It is also important to choose a dung heap where the stables use straw for beddingOpens in a new tab. and not wood shavings. The wood shavings take years to compost down, making them not ideal for garden use. Indeed many farmers will not use dung that is mixed with wood shavings for this reason.

Sawdust which is also sometimes used for beddingOpens in a new tab. is also not ideal, but at least it will break down into compost a lot quicker than shavings.

Even straw will take 2 years or more to completely break down into compost, however it is excellent for conditioning and adding ‘friability’ into the soil as it does so.

The best time to add the composted manure is at the beginning of the season. This is done by simply digging it in to the soil. Some vegetables like Leeks, or flowers such as Roses, love the high nitrogen content of horse manure, so often a track is dug out first of all and a layer of the manure laid along the bottom then covered over before planting begins.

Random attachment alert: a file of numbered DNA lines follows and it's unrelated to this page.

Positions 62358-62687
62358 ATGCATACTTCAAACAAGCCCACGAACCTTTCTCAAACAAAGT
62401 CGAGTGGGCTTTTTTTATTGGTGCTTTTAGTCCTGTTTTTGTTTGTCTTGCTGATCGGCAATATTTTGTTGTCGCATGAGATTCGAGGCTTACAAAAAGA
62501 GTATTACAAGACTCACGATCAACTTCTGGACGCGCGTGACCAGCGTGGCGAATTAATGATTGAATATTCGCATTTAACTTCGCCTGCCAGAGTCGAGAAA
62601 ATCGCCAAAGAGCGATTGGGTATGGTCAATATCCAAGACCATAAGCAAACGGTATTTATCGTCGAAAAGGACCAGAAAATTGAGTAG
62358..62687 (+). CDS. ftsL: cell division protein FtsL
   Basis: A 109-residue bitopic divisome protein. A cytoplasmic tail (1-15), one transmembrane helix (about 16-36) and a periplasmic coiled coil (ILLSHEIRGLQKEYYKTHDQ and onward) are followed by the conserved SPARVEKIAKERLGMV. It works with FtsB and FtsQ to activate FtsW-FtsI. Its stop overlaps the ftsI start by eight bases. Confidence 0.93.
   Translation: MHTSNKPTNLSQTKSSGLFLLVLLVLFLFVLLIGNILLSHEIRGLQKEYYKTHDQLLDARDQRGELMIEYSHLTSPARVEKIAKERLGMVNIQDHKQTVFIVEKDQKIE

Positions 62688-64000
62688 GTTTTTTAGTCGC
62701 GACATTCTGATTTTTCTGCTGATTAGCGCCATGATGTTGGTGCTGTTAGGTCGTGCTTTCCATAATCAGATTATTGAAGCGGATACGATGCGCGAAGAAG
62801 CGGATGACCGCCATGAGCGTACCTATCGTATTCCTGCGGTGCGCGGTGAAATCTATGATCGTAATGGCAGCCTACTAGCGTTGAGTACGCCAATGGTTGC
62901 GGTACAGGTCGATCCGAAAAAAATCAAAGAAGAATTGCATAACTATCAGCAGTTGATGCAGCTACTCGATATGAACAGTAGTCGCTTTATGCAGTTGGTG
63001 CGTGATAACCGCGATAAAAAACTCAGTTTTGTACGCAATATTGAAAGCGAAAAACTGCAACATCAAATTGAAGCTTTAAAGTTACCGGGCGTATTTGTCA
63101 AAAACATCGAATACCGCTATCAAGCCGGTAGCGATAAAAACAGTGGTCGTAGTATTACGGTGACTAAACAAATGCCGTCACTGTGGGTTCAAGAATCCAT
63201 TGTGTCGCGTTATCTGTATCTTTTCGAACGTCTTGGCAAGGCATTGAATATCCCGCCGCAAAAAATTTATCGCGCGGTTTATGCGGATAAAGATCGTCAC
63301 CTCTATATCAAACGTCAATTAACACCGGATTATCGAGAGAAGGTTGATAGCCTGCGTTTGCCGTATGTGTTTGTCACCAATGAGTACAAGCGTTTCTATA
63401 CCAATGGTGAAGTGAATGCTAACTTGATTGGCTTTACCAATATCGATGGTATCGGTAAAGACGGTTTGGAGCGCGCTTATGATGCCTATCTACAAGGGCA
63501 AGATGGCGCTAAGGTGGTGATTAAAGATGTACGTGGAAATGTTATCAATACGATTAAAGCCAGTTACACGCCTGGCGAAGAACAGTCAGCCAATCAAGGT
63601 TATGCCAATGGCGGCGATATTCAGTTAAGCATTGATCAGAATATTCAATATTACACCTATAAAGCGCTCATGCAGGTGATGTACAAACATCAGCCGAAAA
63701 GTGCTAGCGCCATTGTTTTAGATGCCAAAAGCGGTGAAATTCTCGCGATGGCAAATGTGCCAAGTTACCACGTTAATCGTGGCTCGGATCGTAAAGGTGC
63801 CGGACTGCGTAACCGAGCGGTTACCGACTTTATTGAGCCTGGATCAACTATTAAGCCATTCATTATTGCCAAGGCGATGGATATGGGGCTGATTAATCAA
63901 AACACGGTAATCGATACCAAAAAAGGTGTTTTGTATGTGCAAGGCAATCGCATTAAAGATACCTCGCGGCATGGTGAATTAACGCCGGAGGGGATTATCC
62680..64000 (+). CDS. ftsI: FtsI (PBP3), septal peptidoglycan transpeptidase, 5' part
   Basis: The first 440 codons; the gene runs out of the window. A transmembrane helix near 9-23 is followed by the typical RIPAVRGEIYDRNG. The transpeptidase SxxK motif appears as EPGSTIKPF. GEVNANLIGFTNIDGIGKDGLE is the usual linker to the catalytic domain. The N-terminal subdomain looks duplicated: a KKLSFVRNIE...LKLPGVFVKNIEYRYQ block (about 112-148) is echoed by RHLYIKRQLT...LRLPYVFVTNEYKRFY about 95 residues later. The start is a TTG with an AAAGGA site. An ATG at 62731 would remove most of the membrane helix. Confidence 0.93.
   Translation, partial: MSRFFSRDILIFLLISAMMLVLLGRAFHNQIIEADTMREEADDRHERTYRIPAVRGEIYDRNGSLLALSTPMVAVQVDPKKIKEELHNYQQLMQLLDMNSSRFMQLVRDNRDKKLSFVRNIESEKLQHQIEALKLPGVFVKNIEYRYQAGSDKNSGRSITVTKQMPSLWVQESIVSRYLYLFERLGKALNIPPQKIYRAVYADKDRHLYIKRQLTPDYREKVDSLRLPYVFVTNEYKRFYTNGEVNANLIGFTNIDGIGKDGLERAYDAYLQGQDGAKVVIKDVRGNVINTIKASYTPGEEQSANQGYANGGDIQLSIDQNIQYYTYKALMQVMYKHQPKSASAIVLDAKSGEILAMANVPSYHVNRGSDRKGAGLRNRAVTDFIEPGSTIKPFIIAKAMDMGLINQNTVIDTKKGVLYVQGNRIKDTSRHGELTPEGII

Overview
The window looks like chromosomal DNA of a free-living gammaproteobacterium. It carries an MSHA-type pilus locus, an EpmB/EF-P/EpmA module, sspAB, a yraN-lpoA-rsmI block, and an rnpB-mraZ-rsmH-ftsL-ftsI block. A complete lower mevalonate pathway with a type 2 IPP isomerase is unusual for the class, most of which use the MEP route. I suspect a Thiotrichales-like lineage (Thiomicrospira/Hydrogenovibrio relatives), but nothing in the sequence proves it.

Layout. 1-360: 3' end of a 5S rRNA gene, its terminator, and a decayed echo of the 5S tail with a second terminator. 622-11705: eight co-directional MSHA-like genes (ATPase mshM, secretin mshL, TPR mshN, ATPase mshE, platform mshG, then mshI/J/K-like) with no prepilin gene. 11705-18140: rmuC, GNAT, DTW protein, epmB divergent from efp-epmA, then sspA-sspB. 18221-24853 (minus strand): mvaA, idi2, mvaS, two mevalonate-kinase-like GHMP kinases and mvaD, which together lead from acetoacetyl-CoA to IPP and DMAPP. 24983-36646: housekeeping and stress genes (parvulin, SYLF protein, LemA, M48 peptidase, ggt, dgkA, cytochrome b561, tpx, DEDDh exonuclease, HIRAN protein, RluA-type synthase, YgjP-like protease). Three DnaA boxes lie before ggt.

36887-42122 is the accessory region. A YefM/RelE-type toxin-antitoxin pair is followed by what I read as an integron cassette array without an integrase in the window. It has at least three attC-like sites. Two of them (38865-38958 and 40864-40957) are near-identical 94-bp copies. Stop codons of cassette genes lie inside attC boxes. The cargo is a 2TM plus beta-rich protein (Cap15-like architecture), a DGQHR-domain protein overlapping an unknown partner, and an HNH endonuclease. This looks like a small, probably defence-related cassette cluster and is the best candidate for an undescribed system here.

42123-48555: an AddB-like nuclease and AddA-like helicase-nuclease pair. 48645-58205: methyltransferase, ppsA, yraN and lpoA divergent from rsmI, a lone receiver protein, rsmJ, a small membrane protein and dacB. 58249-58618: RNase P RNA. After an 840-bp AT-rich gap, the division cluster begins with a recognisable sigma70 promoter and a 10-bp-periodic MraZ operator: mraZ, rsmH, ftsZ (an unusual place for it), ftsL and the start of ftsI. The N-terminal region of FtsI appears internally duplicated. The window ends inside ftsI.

Hot Bed Gardening with fresh manure

Earlier I mentioned the idea of using fresh manure to create a ‘Hot Bed’. This is an excellent way to get an early start with vegetables in particular, and if you have a ready supply of fresh manure then it really is a no-brainer for the vegetable grower.

hot bed vegetable gardening guidebook cover image

The idea of using fresh manure to create a Hot Bed system was originally thought of by the Parisians in the late 19th century. They realised that they had mountains of manure from the horses that crammed the streets of Paris. Wondered what they could do with it all – and the Hot Bed Garden was formed.

This enabled them to produce and get on the market vegetables at least a month before everybody else. Other European cities soon clocked on to the idea though!

Creating a hot bed garden is quite a simple matter. The idea being that you are building up a base of fresh manure at least 18-24 inches deep, then covering it with a layer of topsoil for planting your veggies.